‘Ethically indefensible’: England’s secret balcony code to advise the captain which bowler to use is slammed as damaging to captain Jos Buttler’s authority after it was used at Lord’s… but is it cheating?
- England have used the balcony code system since a tour in December 2020
- Analyst Nathan Leamon attaches a series of numbers and letters to balcony rail
- It is intended to advise the captain on the field which bowler to use next
- New white ball captain Jos Buttler has continued the practice during India series
- But some observers are unhappy it was used at Lord’s, the Home of Cricket
- ICC have no problem with the practice and England insist it is not a command
England’s practice of using a secret code to indicate which bowler should deliver the next over in white ball cricket has been slammed as ‘ethically indefensible’ after it was deployed at the Home of Cricket.
The England analyst Nathan Leamon posts numbers on the dressing room balcony to advise the captain on the field who should bowl based on his own calculations.
Jos Buttler has recently taken over from Eoin Morgan as England’s short form captain and appears to have continued the practice.
England’s practice of using a secret code to advise the captain which bowler to go with has been criticised as ‘ethically indefensible’ after they used it at Lord’s
New white ball captain Jos Buttler (right) has continued with the practice since replacing Eoin Morgan in the role. Reece Topley (second left) took six wickets as England beat India
Harry Brook, Matthew Mott, Jonny Bairstow, Ben Stokes and Jos Buttler on the England balcony during Thursday’s 100-run win over India in the second ODI
It paid dividends on Thursday when England beat India by 100 runs at Lord’s to level the three-match one day series at 1-1, with Reece Topley returning record figures of 6-24.
And while the International Cricket Council (ICC) have no issue with the communication system from the balcony, which England have used since their tour of South Africa in 2020, questions are being asked of whether it is within the spirit of the game.
One argument is that the practice diminishes the authority of Buttler, who is responsible for selecting the most effective bowler to try and get the batsman out and taking account of the conditions.
The code – a combination of letters and numbers on cards displayed from the balcony rail – was the brainchild of England analyst Nathan Leamon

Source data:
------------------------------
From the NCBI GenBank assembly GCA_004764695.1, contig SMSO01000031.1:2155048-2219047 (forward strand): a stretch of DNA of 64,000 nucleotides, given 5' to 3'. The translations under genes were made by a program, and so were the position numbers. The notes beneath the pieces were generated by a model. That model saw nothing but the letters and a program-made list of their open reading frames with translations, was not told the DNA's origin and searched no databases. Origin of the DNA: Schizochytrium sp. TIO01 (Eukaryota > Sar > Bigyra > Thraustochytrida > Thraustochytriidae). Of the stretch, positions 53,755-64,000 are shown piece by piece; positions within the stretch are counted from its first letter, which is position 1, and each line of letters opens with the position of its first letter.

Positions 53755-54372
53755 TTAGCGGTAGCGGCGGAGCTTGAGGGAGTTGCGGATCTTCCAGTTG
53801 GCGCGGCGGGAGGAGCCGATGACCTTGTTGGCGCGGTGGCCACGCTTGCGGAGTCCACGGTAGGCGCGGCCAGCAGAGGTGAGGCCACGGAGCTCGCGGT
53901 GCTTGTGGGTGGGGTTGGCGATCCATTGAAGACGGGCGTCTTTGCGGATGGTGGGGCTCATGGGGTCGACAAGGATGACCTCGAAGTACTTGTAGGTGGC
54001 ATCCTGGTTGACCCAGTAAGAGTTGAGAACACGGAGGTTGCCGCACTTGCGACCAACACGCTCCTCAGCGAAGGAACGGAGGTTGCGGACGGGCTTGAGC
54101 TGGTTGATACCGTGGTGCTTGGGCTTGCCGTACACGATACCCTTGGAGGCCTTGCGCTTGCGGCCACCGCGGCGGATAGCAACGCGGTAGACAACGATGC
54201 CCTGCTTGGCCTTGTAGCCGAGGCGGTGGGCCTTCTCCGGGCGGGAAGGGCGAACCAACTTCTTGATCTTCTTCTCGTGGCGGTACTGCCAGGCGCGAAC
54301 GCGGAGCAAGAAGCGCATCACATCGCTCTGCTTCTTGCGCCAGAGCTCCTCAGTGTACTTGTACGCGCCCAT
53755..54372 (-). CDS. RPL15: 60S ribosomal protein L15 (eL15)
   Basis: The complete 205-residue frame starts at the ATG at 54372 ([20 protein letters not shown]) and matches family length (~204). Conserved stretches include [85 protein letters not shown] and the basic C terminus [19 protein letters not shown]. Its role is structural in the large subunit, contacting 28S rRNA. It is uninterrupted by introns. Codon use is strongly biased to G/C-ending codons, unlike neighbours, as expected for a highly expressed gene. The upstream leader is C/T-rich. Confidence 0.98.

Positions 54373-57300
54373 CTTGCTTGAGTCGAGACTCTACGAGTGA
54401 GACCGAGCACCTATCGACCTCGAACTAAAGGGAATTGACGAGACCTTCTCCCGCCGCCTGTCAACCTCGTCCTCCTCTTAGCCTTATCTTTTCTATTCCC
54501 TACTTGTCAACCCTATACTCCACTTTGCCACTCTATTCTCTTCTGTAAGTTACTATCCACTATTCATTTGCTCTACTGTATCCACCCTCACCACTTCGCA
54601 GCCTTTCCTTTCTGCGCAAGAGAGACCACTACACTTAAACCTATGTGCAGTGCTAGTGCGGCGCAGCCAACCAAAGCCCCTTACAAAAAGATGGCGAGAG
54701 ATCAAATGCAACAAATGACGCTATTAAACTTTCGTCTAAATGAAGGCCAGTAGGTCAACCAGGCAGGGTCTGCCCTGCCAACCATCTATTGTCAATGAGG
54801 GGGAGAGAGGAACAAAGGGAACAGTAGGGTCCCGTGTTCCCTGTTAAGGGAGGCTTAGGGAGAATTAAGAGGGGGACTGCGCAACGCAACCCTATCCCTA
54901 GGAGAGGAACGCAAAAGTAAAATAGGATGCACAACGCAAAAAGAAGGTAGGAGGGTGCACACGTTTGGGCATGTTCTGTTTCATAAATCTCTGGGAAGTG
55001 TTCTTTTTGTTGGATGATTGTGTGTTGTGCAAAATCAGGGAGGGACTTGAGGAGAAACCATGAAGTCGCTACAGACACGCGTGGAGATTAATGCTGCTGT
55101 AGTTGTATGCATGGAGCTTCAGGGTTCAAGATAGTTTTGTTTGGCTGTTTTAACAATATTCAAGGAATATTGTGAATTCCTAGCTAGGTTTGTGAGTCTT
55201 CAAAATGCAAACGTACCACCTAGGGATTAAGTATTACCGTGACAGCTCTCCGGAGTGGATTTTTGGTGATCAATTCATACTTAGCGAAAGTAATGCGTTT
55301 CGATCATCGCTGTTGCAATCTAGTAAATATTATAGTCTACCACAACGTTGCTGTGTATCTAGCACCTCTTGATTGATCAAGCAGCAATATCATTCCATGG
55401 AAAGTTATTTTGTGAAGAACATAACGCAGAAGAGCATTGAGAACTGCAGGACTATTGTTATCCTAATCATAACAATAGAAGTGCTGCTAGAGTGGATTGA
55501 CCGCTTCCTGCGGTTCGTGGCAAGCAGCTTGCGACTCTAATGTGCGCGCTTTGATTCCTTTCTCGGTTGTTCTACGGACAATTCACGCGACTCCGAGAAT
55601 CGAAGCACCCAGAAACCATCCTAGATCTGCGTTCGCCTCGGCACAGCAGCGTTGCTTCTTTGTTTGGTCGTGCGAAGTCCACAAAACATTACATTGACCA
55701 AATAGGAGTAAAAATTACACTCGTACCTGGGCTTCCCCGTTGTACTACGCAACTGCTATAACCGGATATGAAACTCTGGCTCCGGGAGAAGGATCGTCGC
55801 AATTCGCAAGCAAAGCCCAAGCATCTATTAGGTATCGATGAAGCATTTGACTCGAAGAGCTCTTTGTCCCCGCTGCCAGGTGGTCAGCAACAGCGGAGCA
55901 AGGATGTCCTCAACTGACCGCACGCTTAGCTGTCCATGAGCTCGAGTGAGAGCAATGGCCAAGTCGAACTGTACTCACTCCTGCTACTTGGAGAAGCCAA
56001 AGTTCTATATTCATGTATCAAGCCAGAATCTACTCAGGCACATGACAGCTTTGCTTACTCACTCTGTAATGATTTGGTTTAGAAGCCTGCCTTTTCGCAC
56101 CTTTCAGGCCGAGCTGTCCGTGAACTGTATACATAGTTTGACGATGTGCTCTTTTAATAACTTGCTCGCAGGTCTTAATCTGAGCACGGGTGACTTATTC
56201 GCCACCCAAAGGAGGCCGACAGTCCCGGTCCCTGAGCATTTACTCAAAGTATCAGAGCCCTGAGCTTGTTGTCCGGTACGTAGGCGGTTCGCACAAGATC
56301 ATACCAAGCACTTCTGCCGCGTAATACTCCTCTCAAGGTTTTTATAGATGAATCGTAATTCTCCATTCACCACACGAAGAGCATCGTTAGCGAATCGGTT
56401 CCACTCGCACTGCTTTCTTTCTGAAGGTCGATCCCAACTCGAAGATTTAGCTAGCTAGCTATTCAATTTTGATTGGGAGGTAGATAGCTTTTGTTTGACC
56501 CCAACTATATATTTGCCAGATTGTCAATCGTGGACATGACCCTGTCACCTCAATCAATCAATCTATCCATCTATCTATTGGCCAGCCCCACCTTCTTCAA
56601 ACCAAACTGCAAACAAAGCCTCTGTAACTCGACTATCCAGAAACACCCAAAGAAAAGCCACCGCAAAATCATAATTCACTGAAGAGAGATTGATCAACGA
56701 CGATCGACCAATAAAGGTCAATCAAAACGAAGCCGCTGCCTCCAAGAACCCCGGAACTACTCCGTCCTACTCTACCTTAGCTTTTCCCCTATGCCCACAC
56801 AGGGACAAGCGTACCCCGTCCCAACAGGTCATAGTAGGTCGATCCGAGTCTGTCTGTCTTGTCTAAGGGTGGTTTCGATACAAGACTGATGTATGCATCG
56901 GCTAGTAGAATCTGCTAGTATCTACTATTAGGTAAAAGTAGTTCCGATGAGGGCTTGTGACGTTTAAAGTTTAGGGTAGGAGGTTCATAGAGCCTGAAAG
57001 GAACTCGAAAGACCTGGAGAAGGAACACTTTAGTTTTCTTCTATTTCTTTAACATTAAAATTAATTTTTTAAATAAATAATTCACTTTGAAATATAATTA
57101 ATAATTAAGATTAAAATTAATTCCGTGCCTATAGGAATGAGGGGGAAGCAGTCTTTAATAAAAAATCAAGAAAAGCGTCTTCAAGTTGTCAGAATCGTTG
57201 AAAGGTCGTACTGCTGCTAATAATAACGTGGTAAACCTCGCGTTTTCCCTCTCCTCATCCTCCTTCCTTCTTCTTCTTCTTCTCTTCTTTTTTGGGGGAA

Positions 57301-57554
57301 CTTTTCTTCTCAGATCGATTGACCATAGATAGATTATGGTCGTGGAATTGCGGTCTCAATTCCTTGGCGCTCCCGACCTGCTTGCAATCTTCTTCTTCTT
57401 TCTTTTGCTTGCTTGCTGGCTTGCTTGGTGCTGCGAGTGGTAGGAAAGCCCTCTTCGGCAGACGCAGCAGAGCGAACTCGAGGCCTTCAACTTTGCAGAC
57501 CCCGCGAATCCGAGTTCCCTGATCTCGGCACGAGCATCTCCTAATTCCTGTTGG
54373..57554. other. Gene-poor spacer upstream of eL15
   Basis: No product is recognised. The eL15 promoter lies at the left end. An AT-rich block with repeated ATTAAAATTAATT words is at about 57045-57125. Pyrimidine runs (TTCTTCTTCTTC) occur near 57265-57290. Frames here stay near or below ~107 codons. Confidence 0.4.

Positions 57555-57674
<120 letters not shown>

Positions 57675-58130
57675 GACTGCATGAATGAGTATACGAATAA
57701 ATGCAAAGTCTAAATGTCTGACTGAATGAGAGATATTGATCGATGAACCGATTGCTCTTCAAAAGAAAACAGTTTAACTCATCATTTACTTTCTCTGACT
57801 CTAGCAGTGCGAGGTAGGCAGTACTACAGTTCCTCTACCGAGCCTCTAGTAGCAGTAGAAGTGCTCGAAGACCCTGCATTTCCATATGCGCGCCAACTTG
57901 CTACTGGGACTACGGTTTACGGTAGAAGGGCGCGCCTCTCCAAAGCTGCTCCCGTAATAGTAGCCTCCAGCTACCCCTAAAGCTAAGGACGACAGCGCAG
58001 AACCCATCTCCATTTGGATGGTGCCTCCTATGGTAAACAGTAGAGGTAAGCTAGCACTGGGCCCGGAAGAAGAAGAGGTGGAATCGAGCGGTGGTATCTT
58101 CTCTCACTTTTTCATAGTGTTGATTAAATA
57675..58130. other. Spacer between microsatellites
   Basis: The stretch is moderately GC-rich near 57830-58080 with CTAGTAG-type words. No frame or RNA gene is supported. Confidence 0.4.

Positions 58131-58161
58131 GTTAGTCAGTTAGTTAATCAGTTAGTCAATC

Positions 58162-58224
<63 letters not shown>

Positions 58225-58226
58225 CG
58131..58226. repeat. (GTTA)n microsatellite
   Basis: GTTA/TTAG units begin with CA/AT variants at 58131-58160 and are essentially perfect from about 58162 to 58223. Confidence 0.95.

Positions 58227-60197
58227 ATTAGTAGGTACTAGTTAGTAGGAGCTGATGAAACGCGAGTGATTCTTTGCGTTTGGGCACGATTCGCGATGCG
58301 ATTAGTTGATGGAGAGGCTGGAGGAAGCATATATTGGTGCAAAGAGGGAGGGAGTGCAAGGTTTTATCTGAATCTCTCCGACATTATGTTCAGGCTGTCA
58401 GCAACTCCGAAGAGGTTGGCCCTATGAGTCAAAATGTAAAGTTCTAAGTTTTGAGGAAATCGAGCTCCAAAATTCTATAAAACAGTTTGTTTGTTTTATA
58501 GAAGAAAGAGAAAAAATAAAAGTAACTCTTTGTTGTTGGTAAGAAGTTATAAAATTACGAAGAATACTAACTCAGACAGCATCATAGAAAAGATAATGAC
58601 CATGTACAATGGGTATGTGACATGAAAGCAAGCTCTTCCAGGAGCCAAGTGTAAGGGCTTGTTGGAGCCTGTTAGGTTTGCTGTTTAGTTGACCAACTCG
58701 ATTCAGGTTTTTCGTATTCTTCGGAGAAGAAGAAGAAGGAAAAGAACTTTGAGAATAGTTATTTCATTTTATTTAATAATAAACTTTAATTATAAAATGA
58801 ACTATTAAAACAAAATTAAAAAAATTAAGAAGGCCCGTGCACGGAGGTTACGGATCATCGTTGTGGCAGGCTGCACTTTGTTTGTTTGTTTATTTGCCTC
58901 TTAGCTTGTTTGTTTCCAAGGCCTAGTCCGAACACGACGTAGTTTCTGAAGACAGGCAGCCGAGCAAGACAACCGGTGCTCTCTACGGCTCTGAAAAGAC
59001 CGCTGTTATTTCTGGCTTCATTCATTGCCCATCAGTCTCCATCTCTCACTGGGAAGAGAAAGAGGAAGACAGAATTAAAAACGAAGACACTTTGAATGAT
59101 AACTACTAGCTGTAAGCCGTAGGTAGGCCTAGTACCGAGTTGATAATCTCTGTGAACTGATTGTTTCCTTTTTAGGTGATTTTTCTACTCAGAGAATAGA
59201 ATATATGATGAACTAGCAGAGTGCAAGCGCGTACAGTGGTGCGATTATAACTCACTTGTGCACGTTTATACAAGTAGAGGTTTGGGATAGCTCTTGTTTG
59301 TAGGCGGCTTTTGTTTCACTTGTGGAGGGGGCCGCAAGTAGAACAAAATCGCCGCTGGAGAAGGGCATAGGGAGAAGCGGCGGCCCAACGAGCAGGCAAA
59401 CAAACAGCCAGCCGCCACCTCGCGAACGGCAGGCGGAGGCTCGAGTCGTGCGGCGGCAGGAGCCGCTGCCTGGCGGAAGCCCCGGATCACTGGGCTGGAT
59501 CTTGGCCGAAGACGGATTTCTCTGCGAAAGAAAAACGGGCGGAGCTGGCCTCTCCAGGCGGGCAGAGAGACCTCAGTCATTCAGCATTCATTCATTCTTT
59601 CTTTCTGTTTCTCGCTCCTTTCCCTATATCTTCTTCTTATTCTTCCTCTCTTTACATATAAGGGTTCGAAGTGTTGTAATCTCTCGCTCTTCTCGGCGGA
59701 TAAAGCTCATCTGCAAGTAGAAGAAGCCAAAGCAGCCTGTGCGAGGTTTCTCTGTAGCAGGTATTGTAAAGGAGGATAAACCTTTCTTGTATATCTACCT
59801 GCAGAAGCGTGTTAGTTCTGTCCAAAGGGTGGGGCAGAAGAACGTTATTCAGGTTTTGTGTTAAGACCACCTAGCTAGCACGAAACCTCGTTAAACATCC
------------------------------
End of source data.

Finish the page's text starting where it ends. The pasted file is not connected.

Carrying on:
The Daily Telegraph writer Scyld Berry said: ‘This was cheating, in my opinion, and MCC should have stamped it out at the home of cricket.
‘It violates the principle that players should think for themselves on the field. Cricket is not rugby or football or an American sport where some coach off the field is king.
‘England’s management, including their new white-ball coach Matthew Mott, will no doubt say that posting numbers is simply ‘advice’ to their captain, not an instruction.
‘But that does not make it ethically defensible.’
Berry isn’t the first to criticise the system. The former England captain Michael Vaughan was scathing when England first deployed it during their white ball tour to South Africa.
‘Signals sent from an analyst on a balcony to the captain on the pitch!!! The world has officially gone nuts!!!’ he tweeted at the time.
Analyst Leamon, who played an important role in England’s 50-over World Cup triumph in 2019, has always defended the practice, which has evolved from hand signals to affixing cards showing various letters and numbers to the balcony rail.
Former England captain Michael Vaughan was among those who criticised the secret code when it was first used during a white ball tour of South Africa back in 2020
‘There’s no rule against input from outside the boundary,’ Leamon told Sportsmail in a 2021 interview.
‘We had a system Morgs wanted to run with. I’ve done it in 20-odd games, but it only came up once – ironically while we were going round the houses.’
When England used the code in South Africa, it was cleared by the match referee and the ICC’s anti-corruption unit.
The team called it a ‘live information resource’ and insisted it was simply advice rather than a command, with all decision still made on-field.
Eoin Morgan (left) defended the practice as ‘within the spirit of the game’ when he was white ball captain – and his successor Jos Buttler has carried it on
This was emphasised by Morgan when he spoke out in South Africa in 2020. ‘It’s a hundred per cent within the spirit of the game,’ he said.
‘There’s nothing untoward about it. It’s about maximising information and measuring it against things like coaches’ recommendations and data.
‘It was actually nice to know it backed up the majority of the decisions we were making on the field.’
In response to Vaughan’s criticism, he added: ‘All captains are different. This is a system we want to use to take out a little bit of the emotion of decision-making in the field.’
Lord’s is the home of cricket’s rule-makers and the use of the code there has caused criticism
But the sight of the code being used at Lord’s, home to the game’s law-makers, proved too much for some.
‘England’s new practice, or rather malpractice, ought to be banned immediately, and those concerned reminded of their responsibilities to maintain the sport’s values and principles,’ added Berry.
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